IS IT TIME TO RETHINK OUR MODEL OF ATRIAL FIBRILLATION AND STROKE?
T. Jared Bunch, M.D., Intermountain Medical Center Heart Institute, Murray, UT, USA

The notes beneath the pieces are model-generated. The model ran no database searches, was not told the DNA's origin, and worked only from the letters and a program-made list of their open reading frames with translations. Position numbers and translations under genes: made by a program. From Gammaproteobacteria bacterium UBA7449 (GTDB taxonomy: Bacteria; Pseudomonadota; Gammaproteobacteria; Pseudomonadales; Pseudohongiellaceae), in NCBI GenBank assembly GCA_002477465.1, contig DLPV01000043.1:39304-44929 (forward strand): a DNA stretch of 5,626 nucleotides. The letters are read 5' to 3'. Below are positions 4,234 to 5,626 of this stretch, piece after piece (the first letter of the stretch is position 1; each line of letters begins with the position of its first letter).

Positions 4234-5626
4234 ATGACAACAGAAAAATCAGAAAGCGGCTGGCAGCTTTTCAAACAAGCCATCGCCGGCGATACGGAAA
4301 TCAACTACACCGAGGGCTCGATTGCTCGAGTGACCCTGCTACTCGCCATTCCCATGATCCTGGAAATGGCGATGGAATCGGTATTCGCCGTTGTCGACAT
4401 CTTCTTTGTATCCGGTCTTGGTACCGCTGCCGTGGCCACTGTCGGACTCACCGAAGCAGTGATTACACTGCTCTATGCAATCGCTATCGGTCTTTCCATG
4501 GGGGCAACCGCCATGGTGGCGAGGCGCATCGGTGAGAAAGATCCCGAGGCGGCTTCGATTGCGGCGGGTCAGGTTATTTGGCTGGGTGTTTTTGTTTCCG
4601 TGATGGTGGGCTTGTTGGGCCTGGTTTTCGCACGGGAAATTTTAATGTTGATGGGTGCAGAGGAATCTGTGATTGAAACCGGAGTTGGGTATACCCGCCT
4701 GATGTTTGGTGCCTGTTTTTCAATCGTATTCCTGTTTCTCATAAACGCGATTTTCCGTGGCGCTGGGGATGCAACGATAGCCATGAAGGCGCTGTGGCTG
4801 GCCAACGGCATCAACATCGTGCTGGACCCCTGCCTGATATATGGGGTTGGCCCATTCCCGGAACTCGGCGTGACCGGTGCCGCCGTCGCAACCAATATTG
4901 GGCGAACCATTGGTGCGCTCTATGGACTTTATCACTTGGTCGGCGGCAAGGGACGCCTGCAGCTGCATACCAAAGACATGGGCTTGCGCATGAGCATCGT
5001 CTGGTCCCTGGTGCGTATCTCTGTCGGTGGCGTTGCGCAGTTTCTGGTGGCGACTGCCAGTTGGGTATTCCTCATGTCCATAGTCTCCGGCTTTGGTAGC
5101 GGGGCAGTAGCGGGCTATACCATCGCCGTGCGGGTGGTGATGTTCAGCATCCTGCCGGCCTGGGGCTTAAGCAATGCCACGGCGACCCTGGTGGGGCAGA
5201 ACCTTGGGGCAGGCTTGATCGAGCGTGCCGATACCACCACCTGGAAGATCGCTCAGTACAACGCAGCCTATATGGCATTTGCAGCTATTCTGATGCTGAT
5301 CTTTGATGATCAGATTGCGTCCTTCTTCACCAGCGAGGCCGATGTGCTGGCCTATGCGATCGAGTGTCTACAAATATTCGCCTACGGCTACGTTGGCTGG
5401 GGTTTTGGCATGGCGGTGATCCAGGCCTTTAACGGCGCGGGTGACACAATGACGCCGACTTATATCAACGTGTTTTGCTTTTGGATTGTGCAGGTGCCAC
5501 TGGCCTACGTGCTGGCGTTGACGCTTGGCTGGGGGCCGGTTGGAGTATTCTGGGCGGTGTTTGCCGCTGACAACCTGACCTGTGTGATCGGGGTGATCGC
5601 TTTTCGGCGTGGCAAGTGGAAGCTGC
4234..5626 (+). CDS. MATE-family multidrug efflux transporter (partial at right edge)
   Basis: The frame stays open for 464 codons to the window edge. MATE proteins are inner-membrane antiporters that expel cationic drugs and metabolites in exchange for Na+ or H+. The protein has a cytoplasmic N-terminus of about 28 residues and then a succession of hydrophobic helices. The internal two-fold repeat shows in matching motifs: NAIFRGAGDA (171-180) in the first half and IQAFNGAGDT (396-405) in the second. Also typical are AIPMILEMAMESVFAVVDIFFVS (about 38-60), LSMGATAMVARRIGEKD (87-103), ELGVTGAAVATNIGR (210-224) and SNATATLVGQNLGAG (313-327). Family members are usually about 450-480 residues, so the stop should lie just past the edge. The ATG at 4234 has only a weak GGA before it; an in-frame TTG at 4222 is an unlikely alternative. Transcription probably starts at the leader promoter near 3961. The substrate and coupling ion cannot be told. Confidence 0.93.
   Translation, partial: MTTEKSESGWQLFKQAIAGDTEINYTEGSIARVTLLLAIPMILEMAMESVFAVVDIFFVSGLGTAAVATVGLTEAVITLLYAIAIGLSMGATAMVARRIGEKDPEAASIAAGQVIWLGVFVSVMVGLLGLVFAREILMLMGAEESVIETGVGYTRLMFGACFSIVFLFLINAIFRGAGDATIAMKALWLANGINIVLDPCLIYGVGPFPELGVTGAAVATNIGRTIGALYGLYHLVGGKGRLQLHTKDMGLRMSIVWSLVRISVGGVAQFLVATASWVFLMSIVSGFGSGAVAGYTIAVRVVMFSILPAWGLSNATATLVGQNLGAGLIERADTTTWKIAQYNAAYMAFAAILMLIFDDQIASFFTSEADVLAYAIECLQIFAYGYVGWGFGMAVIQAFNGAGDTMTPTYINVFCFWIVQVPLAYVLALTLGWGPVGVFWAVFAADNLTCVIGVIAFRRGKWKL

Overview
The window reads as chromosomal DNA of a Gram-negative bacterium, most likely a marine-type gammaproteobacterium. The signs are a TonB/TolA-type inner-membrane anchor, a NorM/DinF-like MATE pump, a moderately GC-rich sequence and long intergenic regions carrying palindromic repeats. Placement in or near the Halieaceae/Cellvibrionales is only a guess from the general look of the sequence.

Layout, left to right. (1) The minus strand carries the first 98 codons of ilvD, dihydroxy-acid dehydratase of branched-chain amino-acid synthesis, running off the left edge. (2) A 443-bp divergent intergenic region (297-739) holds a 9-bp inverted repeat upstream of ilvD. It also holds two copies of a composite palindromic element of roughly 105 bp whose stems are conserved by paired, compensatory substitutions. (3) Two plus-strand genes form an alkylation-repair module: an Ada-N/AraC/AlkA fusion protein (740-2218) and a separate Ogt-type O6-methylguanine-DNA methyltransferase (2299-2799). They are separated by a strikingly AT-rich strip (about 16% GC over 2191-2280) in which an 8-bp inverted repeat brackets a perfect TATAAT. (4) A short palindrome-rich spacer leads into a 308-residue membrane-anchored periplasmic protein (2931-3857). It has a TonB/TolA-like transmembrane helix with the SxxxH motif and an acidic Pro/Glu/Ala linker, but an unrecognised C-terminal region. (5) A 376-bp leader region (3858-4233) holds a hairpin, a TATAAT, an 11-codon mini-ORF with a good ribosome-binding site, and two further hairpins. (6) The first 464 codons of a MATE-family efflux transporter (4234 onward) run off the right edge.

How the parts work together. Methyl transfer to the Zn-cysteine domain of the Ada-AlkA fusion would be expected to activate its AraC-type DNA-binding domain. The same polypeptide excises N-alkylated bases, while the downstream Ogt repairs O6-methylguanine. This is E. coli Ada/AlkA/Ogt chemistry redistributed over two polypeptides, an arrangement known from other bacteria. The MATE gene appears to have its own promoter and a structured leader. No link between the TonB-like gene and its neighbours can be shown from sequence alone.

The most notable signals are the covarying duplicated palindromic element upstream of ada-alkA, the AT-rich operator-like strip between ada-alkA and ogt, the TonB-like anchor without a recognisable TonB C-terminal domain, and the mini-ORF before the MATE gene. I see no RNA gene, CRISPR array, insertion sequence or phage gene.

Atrial fibrillation is the most common sustained arrhythmia in clinical practice and the leading cause of disabling strokes in developed countries. The CHADS2 and CHA2DS2VASc scores are intended for patients with atrial fibrillation (AF) as a tool for assessing stroke risk. These scores summate risk factors of an advancing disease state. These scores also predict dementia risk, cardiac and total mortality and have similar utility in patients without AF. AF is an additive risk factor when applied to score models of all people. Critical to current treatment strategies to reduce stroke in AF patient is the mechanistic role of the arrhythmia for the genesis of thromboembolism. Traditionally the prevalent mechanism considered is that of atrial fibrillation onset, local stasis, hypercoagulability, and inflammation in the left atrium and left atrial appendage, followed by formation of thrombus. If this mechanism is a dominant causes of stroke then local therapies such as left atrial appendage occlusion or ligation, durable rhythm control approaches, and pill-in-the-pocket anticoagulation strategies should lower risk. Recent data from implantable cardiac devices have raised significant questions regarding this mechanism as a dominant cause of stroke. In light of these emerging data, we must ask the question of if it is time to rethink our model of AF and stroke? Critical to these data is understanding the degree to which AF is a risk factor of stroke and if it is modifiable versus a risk marker of systemic disease severity. In addition, when AF is considered in the setting of a systemic disease state that evolves, what temporal and dynamic tools can offer benefit to give insight into the disease severity and risk?